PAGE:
The Royal Australian Air Force has commenced a safety investigation after a C-27J Spartan had an incident on landing during a routine training flight at Waco Airport, Texas, USA, this morning.
No one was injured in the incident.
MAIN CAPTION: A C-27J Spartan battlefield air lifter on display at Bathurst Airport during Lifeline’s Soar, Ride and Shine event on 15 May. Photo by Corporal Oliver Carter
Local news sources in Waco reporting overnight say the RAAF C-27J Spartan was involved in a serious incident that damaged the aircraft and the airport’s main runway, closing the airport to all other traffic for about 18 hours.
It is reported that two tyres blew out as the pilot made a landing after a training mission before 1am Tuesday local time.
The airport was closed and at least 180 American Eagle commuter passengers had their flights cancelled.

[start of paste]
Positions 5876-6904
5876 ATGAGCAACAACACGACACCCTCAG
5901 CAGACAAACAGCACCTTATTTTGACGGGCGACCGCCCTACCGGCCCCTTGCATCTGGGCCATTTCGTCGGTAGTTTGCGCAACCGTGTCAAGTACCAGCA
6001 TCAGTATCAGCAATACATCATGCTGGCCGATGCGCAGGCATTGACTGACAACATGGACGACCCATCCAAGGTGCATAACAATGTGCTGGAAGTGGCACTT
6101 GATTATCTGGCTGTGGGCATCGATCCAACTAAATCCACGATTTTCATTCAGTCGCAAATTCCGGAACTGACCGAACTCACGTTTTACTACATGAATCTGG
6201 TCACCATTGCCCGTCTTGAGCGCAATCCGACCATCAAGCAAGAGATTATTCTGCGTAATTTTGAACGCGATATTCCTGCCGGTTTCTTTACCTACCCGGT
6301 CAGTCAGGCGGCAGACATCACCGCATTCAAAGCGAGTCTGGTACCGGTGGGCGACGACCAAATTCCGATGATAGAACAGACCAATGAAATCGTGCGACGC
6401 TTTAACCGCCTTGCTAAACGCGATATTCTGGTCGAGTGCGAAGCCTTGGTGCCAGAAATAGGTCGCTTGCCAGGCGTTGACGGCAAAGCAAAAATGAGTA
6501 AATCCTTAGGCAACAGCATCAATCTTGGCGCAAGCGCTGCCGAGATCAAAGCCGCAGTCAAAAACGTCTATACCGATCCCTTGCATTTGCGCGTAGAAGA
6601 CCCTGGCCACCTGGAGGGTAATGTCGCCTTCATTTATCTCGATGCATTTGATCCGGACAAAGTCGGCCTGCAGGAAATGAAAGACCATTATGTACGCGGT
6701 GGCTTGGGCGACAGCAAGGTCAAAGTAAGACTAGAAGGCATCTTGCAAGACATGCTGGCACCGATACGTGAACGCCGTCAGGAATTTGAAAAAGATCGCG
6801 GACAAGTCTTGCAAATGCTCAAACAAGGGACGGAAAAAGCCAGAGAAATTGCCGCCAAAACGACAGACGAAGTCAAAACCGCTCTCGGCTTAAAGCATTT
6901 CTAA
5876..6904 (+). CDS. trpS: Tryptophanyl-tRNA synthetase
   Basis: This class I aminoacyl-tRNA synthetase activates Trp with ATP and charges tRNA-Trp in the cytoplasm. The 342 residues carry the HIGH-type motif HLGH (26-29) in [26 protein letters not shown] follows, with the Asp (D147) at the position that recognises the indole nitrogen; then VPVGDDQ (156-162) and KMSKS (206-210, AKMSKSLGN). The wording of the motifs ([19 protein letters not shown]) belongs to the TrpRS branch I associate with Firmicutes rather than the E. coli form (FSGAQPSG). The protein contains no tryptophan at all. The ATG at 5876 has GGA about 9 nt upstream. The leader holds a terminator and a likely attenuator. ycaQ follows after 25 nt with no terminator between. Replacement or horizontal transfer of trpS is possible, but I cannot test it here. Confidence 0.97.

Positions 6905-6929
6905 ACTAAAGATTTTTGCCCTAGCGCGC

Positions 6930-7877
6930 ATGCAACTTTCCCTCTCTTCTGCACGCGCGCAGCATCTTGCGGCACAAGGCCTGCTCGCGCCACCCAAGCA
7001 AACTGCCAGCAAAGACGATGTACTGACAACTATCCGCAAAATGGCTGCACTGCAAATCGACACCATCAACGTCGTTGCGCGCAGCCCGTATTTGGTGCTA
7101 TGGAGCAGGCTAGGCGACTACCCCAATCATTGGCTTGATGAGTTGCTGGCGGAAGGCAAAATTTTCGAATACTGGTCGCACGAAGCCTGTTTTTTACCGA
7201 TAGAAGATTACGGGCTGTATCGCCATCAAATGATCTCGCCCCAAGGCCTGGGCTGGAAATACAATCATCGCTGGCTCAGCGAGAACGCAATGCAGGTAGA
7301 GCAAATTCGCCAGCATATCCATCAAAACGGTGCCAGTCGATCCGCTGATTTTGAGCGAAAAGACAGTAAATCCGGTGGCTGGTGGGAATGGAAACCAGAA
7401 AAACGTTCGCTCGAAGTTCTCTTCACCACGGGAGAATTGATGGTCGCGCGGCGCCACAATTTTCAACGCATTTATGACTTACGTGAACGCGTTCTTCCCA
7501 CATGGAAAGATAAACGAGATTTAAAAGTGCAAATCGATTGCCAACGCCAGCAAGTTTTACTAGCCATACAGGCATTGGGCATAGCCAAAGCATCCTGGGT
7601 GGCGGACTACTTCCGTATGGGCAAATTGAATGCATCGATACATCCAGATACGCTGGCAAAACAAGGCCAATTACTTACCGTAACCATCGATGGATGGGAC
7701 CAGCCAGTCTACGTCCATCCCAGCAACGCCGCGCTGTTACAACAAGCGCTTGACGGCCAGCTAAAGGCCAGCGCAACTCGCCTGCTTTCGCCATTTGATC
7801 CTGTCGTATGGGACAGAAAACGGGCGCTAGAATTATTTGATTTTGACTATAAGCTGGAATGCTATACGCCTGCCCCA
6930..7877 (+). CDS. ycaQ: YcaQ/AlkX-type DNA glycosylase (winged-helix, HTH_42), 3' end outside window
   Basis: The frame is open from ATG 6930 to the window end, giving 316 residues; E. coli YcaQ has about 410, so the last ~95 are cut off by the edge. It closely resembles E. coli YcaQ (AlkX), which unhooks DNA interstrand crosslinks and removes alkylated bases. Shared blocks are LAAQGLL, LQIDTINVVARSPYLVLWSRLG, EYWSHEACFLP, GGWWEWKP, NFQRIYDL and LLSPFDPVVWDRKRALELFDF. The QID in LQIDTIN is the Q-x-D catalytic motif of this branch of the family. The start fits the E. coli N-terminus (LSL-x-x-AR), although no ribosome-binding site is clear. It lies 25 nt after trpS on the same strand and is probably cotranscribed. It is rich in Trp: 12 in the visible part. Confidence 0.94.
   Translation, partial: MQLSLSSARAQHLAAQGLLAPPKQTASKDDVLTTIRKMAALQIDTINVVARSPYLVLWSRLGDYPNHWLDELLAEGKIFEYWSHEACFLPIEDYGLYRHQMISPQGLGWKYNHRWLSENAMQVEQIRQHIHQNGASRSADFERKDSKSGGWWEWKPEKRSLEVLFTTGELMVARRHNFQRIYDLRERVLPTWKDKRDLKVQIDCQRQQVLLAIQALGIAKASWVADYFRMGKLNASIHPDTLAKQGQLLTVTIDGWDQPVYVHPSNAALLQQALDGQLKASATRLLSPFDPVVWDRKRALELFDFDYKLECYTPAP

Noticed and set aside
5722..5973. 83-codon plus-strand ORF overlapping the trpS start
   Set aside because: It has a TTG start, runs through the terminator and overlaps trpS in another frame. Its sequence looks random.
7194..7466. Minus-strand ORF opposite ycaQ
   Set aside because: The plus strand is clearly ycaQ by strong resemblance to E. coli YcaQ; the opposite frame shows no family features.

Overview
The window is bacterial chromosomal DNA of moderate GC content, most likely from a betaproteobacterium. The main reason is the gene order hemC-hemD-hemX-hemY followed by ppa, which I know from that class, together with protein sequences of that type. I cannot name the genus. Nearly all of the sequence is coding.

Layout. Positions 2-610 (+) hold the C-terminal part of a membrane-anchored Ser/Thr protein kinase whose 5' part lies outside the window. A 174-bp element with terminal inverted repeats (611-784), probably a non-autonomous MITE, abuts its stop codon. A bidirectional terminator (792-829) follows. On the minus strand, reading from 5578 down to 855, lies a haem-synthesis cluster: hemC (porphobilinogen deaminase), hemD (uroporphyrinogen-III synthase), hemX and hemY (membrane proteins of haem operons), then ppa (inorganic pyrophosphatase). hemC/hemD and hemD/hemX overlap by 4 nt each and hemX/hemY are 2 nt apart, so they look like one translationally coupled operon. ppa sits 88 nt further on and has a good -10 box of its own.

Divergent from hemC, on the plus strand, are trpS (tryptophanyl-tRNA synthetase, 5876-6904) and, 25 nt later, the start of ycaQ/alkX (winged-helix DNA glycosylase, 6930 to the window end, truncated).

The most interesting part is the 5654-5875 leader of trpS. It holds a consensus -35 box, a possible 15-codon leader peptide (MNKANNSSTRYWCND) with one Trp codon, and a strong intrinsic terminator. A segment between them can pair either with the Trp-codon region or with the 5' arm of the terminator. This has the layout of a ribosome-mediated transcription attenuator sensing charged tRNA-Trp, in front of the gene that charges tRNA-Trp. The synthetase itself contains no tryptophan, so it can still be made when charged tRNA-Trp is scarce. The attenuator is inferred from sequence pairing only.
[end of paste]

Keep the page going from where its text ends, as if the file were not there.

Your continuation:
One local news source quoted an assistant Waco fire chief as saying the airplane had attempted a landing but may have touched down short of the runway and damaged two tyres.
Firefighters were dispatched to the incident when it happened but there was no fire and no one was injured.
In a statement, the RAAF thanked local airport, emergency services and security staff who assisted with the recovery and apologised for the inconvenience to other airfield users.
“The flight was a pilot-qualification flight for RAAF pilots converting to the new C-27J Spartan battlefield airlifter, flown alongside industry instructors,” a RAAF spokesman said.
“Air Force is purchasing 10 C-27J aircraft, of which two have been delivered to Australia.”
“Safety is a priority for Air Force operations.
“Air Force aircraft are serviced and flown under a very strict and controlled airworthiness and safety system.
“All aircraft are under constant surveillance to ensure that they maintain the highest standards.”
Another photo from Twitter…
Military airplane crash on runway at Waco Regional Airport. My flight cancelled. All survived, thankfully. pic.twitter.com/734an5AbHm
— Jason Reynolds (@JasonReynolds) May 17, 2016
. . .